Part 5: Successful Case Study Catchment Area = 1800 km2 .

Area – 1800 sq. ~ 20-30 events during June-September ~ Classified as drought prone region. Moisture deficit during January to May months each Highly undulating.Jhabua Watershed: Case Study Madhya Pradesh ( INDIA ). ~ 57% arable land including cultivable fellow and ~ 18% notified as forest land. sparsely distributed forest cover. Average rainfall ~ 750 mm per annum. . ~ altitude of 380 m to 540 m.

Predominantly tribal population. 92% engaged in agriculture. Gram. Oil seeds. Soyabeans. Black beans.Jhabua watershed: Case study Major crops: Maize. ~ high seasonal migration ~ economically one of the most backward district . Peanuts. Cotton.

Yearly rainfall departure from the mean for rainfall station Jhabua Seasonal rainfall departure are extremely variable. .

Development Issues •Subsistence of rain-fed mono-cropping farming system with low agriculture productivity •Undulating topography and soil erosion due to overgrazing causing degradation of land. •Degradation of forestry land due to absence of community involvement in protection of the forest. •High pressure of population on the agriculture land leading to substantial poverty causing immigration. •Absence of decentralized water resources and basic infrastructure facilities. .

Planning & Implementation A Three step IWMA model approach 1. Appropriate Technology 3. Management Information System . Resources Mapping Information System using Geographical 2.

5 km2  Channel porosity = 20%  Depth of wetting front = 4. .8 x106 m3.0 m Total storage capacity = 14.Resources mapping: Ground water dynamics Total alluvium area= 18.

3 x 106 m3 Reservoir in main channel Reservoir in main channel .Resources mapping: Surface water storage Total number of reservoirs = 144 Storage capacity = 81.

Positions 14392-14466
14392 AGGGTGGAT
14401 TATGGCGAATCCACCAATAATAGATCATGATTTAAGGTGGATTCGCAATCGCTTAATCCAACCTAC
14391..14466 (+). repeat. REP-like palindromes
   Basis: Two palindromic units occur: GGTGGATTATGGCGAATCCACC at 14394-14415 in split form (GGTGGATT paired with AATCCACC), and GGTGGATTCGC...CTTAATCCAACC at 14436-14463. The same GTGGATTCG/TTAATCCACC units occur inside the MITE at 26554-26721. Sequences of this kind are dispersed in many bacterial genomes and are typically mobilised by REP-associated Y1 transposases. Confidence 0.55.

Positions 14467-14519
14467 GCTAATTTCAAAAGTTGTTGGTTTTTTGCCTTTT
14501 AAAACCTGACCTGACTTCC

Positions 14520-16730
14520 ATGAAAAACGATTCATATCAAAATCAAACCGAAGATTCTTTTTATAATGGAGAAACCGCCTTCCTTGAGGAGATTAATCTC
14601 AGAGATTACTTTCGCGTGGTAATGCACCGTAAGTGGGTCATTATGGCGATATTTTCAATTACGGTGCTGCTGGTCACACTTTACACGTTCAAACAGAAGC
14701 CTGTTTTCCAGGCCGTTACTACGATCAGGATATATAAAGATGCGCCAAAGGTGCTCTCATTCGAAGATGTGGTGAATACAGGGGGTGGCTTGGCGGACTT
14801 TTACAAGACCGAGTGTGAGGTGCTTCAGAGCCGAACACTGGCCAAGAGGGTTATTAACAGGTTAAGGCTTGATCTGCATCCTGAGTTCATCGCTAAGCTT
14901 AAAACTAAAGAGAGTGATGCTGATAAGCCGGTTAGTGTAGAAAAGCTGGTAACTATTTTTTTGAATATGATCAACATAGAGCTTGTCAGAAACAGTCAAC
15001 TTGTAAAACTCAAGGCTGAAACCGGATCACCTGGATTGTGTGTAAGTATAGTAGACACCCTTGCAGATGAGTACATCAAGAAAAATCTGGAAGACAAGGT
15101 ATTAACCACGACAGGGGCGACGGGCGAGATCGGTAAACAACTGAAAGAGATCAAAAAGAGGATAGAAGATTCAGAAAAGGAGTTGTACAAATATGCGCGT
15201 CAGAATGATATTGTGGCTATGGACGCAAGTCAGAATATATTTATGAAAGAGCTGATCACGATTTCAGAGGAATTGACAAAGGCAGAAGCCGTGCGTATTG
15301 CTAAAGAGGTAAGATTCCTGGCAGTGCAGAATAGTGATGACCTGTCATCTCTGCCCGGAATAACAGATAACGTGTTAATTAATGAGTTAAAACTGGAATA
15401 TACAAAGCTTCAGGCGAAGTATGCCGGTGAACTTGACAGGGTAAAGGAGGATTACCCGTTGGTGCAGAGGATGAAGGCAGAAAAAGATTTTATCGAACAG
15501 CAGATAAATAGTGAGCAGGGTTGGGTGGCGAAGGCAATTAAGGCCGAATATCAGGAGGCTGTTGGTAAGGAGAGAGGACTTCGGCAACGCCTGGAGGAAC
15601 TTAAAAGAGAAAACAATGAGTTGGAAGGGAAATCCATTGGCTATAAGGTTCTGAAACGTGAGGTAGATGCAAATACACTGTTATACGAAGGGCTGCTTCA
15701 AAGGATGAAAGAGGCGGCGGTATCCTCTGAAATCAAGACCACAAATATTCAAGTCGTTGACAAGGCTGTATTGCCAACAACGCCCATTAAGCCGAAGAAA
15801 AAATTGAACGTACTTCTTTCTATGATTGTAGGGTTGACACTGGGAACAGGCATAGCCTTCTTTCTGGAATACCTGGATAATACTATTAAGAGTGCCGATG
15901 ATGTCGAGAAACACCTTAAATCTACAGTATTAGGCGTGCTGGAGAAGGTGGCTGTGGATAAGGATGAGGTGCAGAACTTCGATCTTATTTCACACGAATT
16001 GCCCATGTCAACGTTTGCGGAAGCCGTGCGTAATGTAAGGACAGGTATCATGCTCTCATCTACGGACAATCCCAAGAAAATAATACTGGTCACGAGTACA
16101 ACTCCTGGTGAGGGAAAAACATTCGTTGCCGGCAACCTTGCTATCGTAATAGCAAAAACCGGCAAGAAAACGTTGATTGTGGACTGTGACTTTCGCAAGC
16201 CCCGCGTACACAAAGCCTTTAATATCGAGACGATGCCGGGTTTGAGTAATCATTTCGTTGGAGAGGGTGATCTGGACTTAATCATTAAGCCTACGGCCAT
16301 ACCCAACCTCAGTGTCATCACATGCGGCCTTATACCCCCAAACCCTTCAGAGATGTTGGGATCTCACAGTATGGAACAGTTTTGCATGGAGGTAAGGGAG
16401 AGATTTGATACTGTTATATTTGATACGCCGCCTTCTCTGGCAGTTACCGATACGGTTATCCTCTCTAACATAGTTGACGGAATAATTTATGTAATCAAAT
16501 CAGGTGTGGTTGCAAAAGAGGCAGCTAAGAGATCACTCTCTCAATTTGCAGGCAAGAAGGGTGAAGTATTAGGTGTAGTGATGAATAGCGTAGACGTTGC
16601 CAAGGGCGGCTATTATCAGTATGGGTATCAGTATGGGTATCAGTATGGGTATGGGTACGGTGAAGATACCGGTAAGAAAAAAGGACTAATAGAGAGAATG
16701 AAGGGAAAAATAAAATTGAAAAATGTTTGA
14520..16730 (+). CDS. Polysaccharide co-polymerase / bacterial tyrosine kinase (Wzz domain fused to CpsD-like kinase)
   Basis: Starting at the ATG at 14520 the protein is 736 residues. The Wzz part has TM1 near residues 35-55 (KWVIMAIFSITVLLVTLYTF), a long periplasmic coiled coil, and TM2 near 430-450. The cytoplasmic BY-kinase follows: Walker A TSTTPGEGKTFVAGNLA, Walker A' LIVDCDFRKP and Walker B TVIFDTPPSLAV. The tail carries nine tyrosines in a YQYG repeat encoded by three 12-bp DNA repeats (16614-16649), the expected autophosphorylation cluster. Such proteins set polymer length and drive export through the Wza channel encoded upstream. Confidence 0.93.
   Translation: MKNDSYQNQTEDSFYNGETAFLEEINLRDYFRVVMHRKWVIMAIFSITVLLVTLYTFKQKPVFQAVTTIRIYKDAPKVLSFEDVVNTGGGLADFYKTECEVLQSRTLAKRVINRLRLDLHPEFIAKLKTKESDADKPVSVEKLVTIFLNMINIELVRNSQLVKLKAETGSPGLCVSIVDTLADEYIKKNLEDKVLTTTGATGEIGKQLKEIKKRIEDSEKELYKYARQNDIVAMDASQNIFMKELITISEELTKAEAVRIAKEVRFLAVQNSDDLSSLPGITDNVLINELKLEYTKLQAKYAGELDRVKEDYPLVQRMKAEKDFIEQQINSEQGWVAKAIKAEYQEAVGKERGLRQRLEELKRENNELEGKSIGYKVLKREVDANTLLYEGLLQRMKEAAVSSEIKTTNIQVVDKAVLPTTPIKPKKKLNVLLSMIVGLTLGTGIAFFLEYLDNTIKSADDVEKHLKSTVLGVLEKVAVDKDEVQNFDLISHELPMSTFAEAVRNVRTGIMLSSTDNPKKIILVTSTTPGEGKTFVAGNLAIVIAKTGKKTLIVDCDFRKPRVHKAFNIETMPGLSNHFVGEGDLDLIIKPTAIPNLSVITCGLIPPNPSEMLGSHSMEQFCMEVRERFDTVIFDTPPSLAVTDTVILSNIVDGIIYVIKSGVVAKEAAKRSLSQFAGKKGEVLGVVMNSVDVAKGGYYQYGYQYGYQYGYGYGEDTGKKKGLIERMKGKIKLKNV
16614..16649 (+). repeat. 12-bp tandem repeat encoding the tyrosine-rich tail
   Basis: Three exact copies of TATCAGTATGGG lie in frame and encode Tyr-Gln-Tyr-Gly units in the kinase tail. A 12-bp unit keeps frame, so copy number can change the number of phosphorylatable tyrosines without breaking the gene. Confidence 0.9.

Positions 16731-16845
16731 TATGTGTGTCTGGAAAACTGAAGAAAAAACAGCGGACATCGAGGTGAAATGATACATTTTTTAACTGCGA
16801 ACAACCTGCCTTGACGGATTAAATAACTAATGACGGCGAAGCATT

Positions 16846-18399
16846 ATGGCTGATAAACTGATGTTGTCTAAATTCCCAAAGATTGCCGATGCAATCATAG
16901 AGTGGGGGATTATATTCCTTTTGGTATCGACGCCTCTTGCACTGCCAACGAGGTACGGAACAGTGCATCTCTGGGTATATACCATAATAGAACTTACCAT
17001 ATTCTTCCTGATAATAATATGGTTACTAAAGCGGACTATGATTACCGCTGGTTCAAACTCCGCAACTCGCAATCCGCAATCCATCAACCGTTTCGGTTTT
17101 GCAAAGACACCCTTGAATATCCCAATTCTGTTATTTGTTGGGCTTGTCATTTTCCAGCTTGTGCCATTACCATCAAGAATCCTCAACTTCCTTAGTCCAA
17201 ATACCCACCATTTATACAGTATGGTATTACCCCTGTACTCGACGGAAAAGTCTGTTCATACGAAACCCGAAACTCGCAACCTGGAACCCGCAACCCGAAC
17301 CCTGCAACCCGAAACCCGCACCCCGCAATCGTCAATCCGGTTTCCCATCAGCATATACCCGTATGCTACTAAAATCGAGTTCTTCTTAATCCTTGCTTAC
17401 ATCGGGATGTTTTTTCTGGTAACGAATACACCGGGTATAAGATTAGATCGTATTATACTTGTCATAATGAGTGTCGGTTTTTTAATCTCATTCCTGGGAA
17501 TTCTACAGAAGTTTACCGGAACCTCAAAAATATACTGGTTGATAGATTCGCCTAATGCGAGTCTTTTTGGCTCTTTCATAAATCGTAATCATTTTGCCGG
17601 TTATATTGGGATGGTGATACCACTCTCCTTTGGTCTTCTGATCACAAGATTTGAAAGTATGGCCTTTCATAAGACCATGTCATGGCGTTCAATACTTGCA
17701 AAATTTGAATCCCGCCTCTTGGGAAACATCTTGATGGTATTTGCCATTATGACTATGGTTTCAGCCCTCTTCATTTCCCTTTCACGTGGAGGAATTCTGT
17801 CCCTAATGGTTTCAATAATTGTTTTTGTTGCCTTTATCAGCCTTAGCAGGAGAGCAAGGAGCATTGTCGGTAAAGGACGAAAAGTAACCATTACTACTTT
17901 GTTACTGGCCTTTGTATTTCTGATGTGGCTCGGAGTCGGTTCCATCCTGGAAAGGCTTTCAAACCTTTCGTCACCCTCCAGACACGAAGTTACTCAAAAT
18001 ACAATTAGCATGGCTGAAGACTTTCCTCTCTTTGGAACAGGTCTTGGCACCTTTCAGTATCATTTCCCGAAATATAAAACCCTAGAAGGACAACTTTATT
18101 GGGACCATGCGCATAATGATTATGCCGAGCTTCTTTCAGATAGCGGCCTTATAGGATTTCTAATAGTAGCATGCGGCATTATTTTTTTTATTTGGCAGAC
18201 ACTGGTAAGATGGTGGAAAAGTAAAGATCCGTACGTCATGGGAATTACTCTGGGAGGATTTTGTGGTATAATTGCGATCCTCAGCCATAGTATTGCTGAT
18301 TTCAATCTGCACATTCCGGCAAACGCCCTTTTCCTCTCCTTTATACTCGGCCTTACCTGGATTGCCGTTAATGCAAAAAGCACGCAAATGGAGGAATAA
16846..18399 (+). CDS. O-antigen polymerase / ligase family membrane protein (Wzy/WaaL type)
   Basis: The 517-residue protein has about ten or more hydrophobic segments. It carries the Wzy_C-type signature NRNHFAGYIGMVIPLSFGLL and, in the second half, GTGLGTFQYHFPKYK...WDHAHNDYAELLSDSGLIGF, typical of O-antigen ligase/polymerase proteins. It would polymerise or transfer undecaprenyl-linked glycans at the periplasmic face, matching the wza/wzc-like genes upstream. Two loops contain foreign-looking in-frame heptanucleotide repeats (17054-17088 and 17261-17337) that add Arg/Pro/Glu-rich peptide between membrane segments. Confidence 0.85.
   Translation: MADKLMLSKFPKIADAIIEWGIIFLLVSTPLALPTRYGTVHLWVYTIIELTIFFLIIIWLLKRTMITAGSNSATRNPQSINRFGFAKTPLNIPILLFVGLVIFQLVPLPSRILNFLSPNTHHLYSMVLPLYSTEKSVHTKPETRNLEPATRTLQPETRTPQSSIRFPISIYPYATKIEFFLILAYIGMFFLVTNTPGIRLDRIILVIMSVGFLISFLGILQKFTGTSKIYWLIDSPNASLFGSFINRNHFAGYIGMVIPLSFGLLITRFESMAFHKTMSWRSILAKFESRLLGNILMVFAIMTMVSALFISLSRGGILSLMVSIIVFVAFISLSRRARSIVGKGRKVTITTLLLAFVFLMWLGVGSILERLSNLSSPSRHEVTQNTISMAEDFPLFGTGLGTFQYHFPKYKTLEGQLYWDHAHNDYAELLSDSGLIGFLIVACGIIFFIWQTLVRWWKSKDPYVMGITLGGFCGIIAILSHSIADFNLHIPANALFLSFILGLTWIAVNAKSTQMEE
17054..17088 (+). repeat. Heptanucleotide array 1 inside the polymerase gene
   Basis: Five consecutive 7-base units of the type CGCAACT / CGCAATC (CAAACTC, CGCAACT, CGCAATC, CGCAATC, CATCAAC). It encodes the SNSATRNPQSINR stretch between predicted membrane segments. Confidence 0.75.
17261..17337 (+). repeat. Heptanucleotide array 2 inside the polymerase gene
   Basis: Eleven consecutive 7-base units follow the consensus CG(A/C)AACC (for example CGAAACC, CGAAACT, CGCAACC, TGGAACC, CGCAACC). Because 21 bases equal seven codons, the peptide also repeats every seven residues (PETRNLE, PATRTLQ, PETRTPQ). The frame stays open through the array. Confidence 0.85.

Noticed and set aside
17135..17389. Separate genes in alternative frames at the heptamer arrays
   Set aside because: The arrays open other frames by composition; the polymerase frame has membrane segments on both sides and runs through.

Appropriate Technology Water conservation and groundwater recharge techniques Water harvesting cum supplementary irrigation techniques in Jhabua .

Water Conservation Water conservation interventions includes contour trenches. gully plugging. percolation tanks. Type of land ownership for soil and water conservation measures 25% 45% 2% 5% 28% 65% Contour bunding Staggered trenching Gully plugging Level terraces 30% Private land Fallow land Forest land Techniques of soil and water conservation measures . Overall land treatment against potential area is varying between 40-60%. vegetative and field bunding.

.Joint Forest Management Redevelopment of forest is essential for catering socioeconomics needs of the people and ecological needs of the region. Forest committees are formed for forest protection and part of area is made available for grazing on rotation basis. Implementing agencies promoted the concept of “Social Fencing” people protecting the forest and grazing land.

Community participation and local capacity building Development of new village level institutions and local capacity building. regulation of financial matters. and conflict resolution. . Operation & maintenance of structures.

.Discussion Success interventions reside in integration of appropriate technical and managerial measures. IWM approach may be characterised by •Community management built on existing social structure. measures People’s participation in the entire process are most important. organisations •Joint forest management with community participation. Efficient utilisation of funds. The benefits of water harvesting and water conservation definitely reached. Limitation: 100% drought proofing for every water use can not be achieved. •Self-help water user groups and community based banking institutions. structure •Project management drawn from village level organisations. Thus. only 10-15% spent on non-project costs.

• Restore ecological balance through community participation and cost affordable technologies for easy acceptance.Concluding Remarks The integrated watershed management approach have the following major components: • Promote sustainable economic development through optimum utilisation of natural resources and local capacity building. • Improving living conditions of the poorer through more equitable resources distribution and greater access to income generating activities. .

Concluding Remarks • About 2-4 meter water level increase is observed in selected wells. • Watershed management can easily cope with climate change impacts. • The benefits of water harvesting and water conservation not only for drinking water security but also for agriculture definitely reached. • Water security through IWM . •Efficient utilisation of funds as only 10-15% of the total budget spent on non-project costs.

Fax: 25767302 . Department of Civil Phone: (022) – Mumbai. Indian Institute of Technology Bombay. 400 076. I. Email: eldho@iitb.iitb.Dr. Eldho Associate Professor. T.

Sign up to vote on this title
UsefulNot useful